Memoirs 2

Inspired by the success of Koren Zailckas's Smashed: Story of a Drunken Girlhood (am I being overly suspicious, or were the comments to this post on Miss Zailckas’s blog written by Miss Zailckas herself?), here are some excerpts from my forthcoming memoir (movie rights still available) Blotto: Tales of a Tipsy Tot.

From Ch.1:

I’m not sure how it started. Maybe it was something my parents did – or didn’t do. Maybe it was all the doom and gloom and chaos in the air during the early 70’s. Maybe it was the pressure of being four when everyone else in kindergarten was five. Maybe it was my genes. Whatever the case, I was a tipsy tot.

From Ch. 3:

We were supposed to be making animals out of Play-Doh, something I was usually good at. I tried to mold an elephant. My hands were shaking, and I kept messing up. I was sweating. How much did I have last night? 8, 9 drinks? Some of the kids were staring at me. I put the Play-Doh down and rubbed my eyes. I felt like I was dying. When was nap time going to get here?

From Ch. 7:

I strolled around the corner, saw no one was looking and pulled the fake moustache from my pocket. The class had put on a little Christmas pageant (you could still do those back then) and I had been one of the three wise man (the one with the myrrh I think), and I figured the beard and moustache from my costume might come in handy. I put them on and strolled into Vito’s Lounge. I ordered a French 75 and lit up a smoke. The bartender stared, but he bought the disguise. The bar was about half full. I turned to the couple sitting next to me and said, “A duck walks into a bar, orders a scotch and soda. The bartender says ‘That’ll be two dollars’ and the duck says ‘put it on my bill’. Get it? You see it’s funny because the protagonist of the joke is a duck.”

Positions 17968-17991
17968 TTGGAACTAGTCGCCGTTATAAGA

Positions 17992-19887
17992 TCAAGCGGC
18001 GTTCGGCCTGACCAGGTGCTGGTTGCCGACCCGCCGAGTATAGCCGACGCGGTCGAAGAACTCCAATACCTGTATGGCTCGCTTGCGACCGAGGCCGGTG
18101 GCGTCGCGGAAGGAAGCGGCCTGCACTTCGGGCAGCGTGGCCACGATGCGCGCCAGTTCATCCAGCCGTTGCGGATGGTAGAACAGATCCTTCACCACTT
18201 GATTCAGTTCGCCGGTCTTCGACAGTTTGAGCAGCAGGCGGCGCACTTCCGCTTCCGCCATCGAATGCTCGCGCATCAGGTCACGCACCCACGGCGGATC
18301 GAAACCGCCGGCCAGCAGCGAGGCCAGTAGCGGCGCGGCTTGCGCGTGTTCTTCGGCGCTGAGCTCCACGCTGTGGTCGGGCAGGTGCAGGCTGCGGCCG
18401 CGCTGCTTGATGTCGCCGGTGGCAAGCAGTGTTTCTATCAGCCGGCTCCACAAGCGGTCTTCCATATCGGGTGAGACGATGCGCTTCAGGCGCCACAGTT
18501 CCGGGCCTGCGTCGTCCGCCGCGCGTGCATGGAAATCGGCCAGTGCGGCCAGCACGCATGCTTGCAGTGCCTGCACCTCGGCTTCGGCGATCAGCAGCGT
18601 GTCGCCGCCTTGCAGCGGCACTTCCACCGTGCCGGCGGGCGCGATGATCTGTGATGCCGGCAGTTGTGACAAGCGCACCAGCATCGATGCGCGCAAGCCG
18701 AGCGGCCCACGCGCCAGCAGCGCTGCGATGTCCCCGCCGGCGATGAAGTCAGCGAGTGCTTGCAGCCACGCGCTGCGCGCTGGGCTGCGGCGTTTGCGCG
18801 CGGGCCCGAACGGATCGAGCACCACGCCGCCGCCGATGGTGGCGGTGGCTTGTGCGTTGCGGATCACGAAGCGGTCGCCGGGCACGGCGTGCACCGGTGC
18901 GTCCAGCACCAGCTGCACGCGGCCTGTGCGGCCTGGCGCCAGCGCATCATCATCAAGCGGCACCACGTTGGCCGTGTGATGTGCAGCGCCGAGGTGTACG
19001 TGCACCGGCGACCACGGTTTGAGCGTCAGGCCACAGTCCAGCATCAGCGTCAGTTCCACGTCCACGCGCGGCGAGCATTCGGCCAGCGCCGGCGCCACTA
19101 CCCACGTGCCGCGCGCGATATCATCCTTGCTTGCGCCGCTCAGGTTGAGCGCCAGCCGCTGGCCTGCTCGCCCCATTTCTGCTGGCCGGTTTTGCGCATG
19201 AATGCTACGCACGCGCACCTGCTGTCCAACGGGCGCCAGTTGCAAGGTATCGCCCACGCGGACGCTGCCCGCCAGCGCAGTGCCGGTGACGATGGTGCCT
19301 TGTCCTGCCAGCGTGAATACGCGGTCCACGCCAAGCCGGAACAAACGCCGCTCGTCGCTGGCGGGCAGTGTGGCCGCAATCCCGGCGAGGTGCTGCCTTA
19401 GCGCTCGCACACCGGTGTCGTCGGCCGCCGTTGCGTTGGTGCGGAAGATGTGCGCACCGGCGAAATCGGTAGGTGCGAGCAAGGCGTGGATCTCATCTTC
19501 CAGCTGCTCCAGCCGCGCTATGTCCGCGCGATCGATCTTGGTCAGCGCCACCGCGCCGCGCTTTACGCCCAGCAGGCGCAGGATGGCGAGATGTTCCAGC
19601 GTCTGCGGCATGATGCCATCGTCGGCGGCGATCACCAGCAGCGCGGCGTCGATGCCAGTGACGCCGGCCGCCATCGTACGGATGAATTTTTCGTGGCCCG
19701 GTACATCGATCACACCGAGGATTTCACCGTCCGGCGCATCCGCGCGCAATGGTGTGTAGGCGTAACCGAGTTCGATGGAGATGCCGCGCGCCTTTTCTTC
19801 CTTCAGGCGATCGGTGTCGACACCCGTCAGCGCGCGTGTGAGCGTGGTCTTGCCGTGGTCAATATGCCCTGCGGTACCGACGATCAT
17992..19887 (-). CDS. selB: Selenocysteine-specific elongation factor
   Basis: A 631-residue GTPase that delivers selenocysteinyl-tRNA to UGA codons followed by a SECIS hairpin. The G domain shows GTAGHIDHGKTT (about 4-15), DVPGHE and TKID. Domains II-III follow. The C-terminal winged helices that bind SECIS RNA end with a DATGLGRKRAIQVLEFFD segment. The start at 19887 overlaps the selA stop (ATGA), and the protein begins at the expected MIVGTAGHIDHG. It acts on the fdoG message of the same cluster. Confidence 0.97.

They laughed. I was having a good time. I finished my drink and ordered another. I told more jokes. People started buying me drinks. And more drinks. Then there’s a gap. It’s like waking up, only you weren’t sleeping, and are in fact in the middle of something. In this case I seemed to be in the middle of an argument, as the lady half of the couple had left, and the guy who was with her was red faced and jabbing his finger at me while saying something about Nixon. I was a big Nixonite at the time, not because of Nixon’s policies, but because I hated his enemies, so I had probably started the argument. I noticed I still had an almost full drink on the bar, I decided to down it and get out. Bad idea. I could feel myself sliding off the barstool, but I couldn’t do anything to stop it. As the scene faded to black I could hear a voice saying “Something’s wrong with that midget”. I woke up in a hospital.

From Ch. 12:

I leaned against the chain link fence, dejected. The kindergartners had never upset the 1st graders in kickball before, and I had blown the perfect chance. Marvin came over.

“What happened out there, man? I’ve never seen you play so bad.”

I tried to cover. “Did you see how their pitcher rolled the ball? I’d asked for baby bounces – those weren’t baby bounces man.”

“I know what’s going down man. “ Marvin stared at me. “I know why you’re so protective of your Planet of the Apes lunchbox.”

“It’s a good lunchbox,” I said, trying to play it cool.

“It’s what’s in the lunchbox – or to be precise, what’s in the thermos in your lunchbox,” Marvin said, and walked off.

I walked off too. What I needed was a drink and some quiet. Luckily I had a thermos full of bourbon and ginger ale. I never liked kickball anyway.

From Ch. 25:

I woke up, still tired, and still slightly buzzed. I was late for school, so I decided to pedal instead of walk. Then it hit me: last night when I came home from the bar, where had I parked my Big Wheel? I couldn’t remember.


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